[0032] A carrier bar 52, with a group of bobbin tube support devices mounted thereon, can be secured in any desired fashion in a creel or magazine structure. In the preferred form, a bobbin tube magazine may comprise a chain conveyer, a part of which has been illustrated at 68 in Fig. 3. The chain conveyer may comprise a pair of parallel endless chains, one of which is partly illustrated at 68 in Fig. 3 and the other at 69 in Fig. 5. The bar 52 is mounted between the endless chains by securing the trough-like portion of the bar to one link of each chain; in the case of chain 68, bar 52 is secured to link 70 and in the case of chain 69 to link 72 (Fig. 5 only).

    [0033] The diagram of a closed conveying path P to the right of chain 68 in Fig. 3 is drawn to a completely different scale but will indicate directions of movement. The path P is elongated and generally upright with non-illustrated drive and guide sprockets at the upper and lower ends of the path. Thus, the path comprises a generally vertical downward run DR and a generally parallel upward run UR. The illustrated portion of chain 68 in Fig. 3 will be assumed to lie on the downward run DR, while the illustration in Fig. 5 is assumed to lie on the upward run UR; i.e. in Fig. 3, the chains are assumed to move from top to bottom of the figure, while in Fig. 5 the bar 52 is assumed to be approaching the observer. Links 70, 72 are so aligned that bar 52 extends substantially horizontally between the chains as it moves on each of the vertical conveyer runs DR, UR. The elements 14A (or 14 in the case of an embodiment according to Fig. 1) project substantially at right angles to the length of bar 52 and to the conveying direction.

    [0034] As best seen in Fig. 5, each "mounting" link 70, 72 of each chain has a pair of outwardly projecting flanges 73. These engage the base of the trough-like portion 54 of the bar, and a fixing screw 75 is passed through each flange 73 and the bar 52. In Fig. 5, the bosses 64 and feet 65 of two elements 14A are indicated adjacent chain 68; three other support elements 14A are indicated only by the centre lines 77 of their fixing bolts. The bars 52 could be extended to either side of the chains 68, 69 and carry additional supports on the extensions if required.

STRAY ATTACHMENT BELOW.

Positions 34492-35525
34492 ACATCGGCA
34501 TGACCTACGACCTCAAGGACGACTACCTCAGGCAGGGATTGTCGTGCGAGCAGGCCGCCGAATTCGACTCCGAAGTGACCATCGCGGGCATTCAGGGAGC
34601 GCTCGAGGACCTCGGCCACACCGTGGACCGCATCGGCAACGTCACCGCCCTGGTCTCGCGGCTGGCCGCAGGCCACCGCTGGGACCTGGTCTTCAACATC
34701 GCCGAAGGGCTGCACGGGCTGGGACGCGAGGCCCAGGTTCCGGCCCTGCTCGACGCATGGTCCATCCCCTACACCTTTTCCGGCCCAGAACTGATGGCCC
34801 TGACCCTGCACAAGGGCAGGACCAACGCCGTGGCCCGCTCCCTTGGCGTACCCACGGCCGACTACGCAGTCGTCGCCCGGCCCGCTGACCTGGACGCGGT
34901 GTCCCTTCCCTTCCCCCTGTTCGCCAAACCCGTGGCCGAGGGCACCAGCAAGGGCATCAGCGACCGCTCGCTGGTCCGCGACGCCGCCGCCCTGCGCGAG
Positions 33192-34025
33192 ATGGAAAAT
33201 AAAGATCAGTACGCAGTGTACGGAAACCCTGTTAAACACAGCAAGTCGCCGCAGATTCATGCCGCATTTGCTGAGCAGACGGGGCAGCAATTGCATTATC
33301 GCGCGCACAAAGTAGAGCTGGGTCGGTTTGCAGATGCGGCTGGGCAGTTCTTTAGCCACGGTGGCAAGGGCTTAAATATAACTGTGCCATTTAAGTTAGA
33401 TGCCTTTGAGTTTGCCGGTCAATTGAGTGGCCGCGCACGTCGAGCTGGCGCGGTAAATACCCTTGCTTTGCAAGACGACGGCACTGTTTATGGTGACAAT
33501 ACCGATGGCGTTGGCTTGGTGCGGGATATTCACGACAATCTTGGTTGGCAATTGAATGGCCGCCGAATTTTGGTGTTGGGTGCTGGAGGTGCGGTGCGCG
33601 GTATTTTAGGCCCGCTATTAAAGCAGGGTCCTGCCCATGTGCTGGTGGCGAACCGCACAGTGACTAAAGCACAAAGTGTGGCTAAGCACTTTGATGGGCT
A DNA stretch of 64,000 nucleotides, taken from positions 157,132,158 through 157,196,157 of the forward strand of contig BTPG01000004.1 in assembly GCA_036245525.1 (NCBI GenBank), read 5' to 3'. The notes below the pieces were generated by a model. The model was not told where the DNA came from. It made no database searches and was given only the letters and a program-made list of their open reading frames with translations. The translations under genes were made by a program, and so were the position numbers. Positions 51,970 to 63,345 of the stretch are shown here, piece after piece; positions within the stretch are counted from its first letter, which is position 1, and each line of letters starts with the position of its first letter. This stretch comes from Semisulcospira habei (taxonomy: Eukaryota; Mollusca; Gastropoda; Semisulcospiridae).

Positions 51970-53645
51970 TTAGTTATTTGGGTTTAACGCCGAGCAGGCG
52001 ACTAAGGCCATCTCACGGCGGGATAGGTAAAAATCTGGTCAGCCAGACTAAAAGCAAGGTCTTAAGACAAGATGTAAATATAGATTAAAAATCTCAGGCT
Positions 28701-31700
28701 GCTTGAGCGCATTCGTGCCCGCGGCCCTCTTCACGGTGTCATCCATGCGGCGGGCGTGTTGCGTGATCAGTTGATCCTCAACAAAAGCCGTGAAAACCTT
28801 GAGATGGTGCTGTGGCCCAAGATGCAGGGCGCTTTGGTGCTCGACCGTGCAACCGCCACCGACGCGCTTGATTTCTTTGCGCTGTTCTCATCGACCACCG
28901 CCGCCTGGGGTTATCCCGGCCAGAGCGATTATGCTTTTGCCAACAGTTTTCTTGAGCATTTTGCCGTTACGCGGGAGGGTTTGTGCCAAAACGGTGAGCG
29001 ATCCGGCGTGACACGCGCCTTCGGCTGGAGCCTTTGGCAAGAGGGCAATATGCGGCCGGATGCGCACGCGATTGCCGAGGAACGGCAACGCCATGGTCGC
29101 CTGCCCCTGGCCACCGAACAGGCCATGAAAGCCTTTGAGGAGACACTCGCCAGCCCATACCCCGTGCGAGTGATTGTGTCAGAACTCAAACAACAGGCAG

[0035] Every second link of chain 68 is in the form of the mounting link 70 (and every second link of chain 69 is in the form of link 72). The intermediate or joining links 74 (Fig. 3) do not have flanges 73, but they have curved faces 77 directed towards the bars 52. The curved face 77 on the link 74 on one side of a link 70 is engaged by the turned-over portion 62 of the bar 52 mounted on that link, while the curved face 77 on the link 74 on the other side of the same link 70 is engaged by the turned-over portion 60 of the same bar 52. Thus, assuming that a respective bar 52 is mounted on each link 70, each face 77 is engaged by the turned-over portions 60, 62 of successive bars 52. This stiffens the structure comprising the chains 68, 69 and bars 52 on the vertical conveyer runs UR, DR, without interfering with the ability of the conveyer to turn around the path ends defined by the non-illustrated sprockets.

    [0036] The retaining force exerted by a support on a tube mounted thereon must be at least sufficient to ensure that the tube remains held by the support as the latter moves around the lower sprocket (transfer from the downward to the upward vertical runs).

    [0037] It will be seen from Fig. 3 that the axis 48 of tube 46 is not disposed at right angles to the "plane" of bar 52 as represented by the surface of the wings 56, 58 facing towards the tube. This small "tilt" of the tube relative to the bar, and the corresponding shaping of portions 18A and 20A relative to the crosspiece 24A, has a specific purpose in the magazine structure described in the co-pending application, namely that the front top edge E as viewed in Fig. 3 has a defined position for both cylindrical and conical tubes. However, this is not an essential feature of the bobbin tube supporting device as such. It will be understood that the support of Fig. 1 can be mounted in a similar manner, on an essentially similar carrier bar; in that case, the axis 12 of the tube 10 will in any event extend substantially at right angles to the "plane" of the carrier bar.